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Aerospace & Defense

Boeing and Thales race to adopt AI, but say it won't kill jobs

Aerospace players doubt emerging tech's potential to fully replace people

Artificial Intelligence will mainly be used to improve productivity in the aviation industry, rather than replace workers, says U.S. aerospace giant Boeing.   © AP

SINGAPORE -- Artificial intelligence can increasingly be used to support human tasks but will not replace people completely, aerospace giants Boeing and Thales said Monday on the sidelines of the Singapore Airshow.

Both companies, which are among a growing number of aerospace manufacturers integrating AI into operations, emphasized that the emerging technology was not about take away jobs from people in their industry for the forseeable future.

"This technology is going to be primarily about improving productivity of the workforce in aviation or any industry, rather than replace or displace," said Naveen Hussain, general manager of research and technology at Boeing, who was on the panel.

The U.S. plane maker is rolling out AI to automate processes on the factory floor, Hussain said. According to Boeing's website, its technologists are applying AI to machines used in the assembly process for fuselage sections of its 787 aircraft, which has helped speed up the manufacturing line.

"We are sort of at the dawn of a new age of aerospace where the convergence of many different technologies from autonomy to digitalization is really opening up a whole new segment of markets," Hussain said.

Besides Boeing, French aerospace player Thales has also bet on the emerging technology. It acquired Ohio-based Psibernetix last year to drive adoption of AI uses across its markets. Psibernetix is known for developing an aerial combat application used to square off against pilots in simulated air battles.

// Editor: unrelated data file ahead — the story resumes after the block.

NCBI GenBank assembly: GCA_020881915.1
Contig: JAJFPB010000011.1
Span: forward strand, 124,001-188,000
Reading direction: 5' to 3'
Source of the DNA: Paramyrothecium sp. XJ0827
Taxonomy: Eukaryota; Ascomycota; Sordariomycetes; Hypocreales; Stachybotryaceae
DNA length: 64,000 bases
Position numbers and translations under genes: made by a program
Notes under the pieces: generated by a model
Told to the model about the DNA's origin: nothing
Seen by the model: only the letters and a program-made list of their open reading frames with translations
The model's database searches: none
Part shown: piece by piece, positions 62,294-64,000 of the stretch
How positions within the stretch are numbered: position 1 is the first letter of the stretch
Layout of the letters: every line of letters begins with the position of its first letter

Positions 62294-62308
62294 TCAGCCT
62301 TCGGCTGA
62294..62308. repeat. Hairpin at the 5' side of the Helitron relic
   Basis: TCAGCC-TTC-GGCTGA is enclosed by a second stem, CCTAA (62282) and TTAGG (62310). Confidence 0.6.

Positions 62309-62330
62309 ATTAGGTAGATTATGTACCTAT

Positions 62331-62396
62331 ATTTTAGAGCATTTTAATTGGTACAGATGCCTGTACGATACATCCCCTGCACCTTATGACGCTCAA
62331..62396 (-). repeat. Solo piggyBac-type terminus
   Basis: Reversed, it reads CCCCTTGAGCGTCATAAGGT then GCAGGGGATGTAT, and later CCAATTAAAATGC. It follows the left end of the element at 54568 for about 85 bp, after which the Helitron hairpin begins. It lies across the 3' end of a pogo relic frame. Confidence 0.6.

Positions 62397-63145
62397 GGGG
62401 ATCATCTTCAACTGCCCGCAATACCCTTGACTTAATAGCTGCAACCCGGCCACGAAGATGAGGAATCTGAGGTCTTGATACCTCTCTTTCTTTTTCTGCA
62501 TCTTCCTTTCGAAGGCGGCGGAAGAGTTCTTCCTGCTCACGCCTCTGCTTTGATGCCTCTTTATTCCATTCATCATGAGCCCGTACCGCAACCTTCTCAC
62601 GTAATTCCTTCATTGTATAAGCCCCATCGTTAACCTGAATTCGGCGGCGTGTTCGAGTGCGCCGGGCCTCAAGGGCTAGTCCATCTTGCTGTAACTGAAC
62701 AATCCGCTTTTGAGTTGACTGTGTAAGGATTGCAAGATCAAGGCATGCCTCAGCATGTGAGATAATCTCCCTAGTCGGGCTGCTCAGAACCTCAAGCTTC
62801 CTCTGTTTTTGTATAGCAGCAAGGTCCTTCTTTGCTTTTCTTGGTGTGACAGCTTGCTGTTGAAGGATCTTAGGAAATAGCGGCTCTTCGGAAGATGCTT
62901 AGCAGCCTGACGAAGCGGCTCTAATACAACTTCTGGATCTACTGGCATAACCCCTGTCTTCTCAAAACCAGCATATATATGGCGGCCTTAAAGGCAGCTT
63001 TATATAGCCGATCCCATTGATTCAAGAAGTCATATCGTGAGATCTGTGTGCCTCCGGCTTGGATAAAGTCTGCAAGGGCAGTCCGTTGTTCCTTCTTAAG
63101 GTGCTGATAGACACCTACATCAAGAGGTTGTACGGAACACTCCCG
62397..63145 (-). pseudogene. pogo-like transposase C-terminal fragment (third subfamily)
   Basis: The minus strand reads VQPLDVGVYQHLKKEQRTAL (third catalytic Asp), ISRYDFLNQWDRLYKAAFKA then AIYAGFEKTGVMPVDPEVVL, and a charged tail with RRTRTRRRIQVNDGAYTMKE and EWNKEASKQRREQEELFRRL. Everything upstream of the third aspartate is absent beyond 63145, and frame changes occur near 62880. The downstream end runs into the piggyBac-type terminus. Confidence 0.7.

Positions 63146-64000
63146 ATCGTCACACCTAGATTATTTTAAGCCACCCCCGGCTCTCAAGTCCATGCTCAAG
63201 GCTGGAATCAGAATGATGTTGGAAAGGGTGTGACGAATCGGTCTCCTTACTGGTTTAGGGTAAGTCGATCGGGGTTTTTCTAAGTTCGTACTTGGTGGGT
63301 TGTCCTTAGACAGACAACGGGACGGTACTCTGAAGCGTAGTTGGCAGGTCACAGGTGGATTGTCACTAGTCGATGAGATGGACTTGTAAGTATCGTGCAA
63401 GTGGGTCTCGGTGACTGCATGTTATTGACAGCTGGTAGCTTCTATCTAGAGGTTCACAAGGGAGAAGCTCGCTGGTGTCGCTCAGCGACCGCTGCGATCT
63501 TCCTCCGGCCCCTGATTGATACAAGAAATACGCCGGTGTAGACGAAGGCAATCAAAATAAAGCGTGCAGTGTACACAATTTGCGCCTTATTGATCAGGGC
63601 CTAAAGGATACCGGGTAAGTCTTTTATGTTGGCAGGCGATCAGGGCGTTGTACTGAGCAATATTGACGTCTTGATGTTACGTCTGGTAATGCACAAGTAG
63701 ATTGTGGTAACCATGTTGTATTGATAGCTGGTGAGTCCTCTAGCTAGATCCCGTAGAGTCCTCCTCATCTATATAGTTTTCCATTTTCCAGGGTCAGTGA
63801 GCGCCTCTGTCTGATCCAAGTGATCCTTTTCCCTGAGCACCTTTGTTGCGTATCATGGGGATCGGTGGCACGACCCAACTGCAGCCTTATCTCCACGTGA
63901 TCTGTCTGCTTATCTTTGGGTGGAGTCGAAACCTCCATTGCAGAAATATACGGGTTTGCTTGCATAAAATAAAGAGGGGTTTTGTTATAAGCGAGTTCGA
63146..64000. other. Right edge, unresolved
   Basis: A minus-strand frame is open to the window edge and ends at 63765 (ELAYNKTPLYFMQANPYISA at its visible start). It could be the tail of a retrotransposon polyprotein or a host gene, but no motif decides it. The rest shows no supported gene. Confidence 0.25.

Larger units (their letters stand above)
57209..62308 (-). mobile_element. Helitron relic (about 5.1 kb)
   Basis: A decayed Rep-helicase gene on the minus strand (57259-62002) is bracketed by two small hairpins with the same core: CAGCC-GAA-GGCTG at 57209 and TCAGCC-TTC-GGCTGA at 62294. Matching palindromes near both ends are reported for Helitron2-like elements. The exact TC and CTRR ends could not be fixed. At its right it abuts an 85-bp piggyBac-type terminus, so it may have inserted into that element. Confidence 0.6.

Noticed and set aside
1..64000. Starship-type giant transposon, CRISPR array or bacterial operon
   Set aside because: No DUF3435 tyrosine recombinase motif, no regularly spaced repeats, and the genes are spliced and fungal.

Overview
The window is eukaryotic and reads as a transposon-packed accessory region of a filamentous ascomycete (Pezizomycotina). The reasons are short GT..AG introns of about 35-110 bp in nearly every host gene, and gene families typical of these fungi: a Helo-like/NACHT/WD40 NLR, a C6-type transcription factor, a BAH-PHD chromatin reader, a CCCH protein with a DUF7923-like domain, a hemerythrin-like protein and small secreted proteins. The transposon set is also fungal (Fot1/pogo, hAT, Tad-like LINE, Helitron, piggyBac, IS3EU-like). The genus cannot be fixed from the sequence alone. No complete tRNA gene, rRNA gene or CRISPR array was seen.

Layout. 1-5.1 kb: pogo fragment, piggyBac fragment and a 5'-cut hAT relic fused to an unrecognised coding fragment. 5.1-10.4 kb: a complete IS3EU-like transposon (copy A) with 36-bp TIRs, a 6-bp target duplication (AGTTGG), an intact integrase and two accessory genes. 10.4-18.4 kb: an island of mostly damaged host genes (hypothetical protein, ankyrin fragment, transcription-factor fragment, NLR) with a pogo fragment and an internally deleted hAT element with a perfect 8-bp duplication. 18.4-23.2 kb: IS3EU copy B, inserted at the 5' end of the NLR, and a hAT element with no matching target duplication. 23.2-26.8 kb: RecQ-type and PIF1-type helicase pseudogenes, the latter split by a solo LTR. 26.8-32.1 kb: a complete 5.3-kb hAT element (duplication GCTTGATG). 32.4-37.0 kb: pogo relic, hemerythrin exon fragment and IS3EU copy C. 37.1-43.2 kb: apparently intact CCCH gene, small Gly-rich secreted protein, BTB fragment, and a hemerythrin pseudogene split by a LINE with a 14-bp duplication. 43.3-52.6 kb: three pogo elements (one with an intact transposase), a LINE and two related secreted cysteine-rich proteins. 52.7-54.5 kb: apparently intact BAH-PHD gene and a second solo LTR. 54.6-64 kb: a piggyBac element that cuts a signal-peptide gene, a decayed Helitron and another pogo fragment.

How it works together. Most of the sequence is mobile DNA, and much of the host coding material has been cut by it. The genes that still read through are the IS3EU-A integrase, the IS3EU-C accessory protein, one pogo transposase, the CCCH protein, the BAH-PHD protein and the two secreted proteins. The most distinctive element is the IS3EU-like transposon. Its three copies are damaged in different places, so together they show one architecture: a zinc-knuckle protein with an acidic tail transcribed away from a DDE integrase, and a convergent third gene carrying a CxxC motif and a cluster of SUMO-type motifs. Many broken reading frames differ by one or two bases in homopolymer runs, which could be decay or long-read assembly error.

China's People's Liberation Army Air Force Ba Yi aerobatics team perform an aerial display at a media preview of this week's Singapore Airshow on Feb. 9.   © Reuters

Herve Jarry, Chief Technology Officer at Thales Singapore said his company is applying AI to flight management systems as well.

"Using AI, we will be able to perform a lot of tests -- massive testing, something like 2 billion tests, thanks to AI, representing an equivalent of 100 million flight hours," Jarry said.

The excitement over emerging technologies such as AI has been tempered by worries that industries will shed jobs as companies move to increasingly digitize their processes and employ robots instead of humans to get work done.

U.K.-based research company Oxford Economics said in a report in June last year that while machines can boost productivity and economic growth, business models in many sectors will be disrupted, with up to 20 million manufacturing jobs set to be lost to robots by 2030.

But Thales' Jarry argued that AI's role is to add value to the tasks already performed by people. "We can really accelerate the way we can bring some AI applications into the workforce," he said.

Other discussion panel members, including Singapore aircraft maintenance, repair and overhaul companies SIA Engineering and ST Engineering agreed that AI could support existing jobs that workers in the field currently perform, rather than take them away.

"The reason we invest in technology is partially due to disruption that technology has brought to the industry, and also at the same time, we see technology being part of the solution to turn these disruptions into opportunities," SIA Engineering's Senior Vice President for Transformation and Innovation David So said.

Tedious tasks performed by workers could be taken away with the advent of AI and automation, noted Chief Technology Officer at ST Engineering Lim Tau Fuie. His company has used autonomous robots to handle certain tasks in aircraft maintenance, repair and overhaul processes.

"Digitalization is the foundation of all improvement," Lim said. "It is never too late to start."

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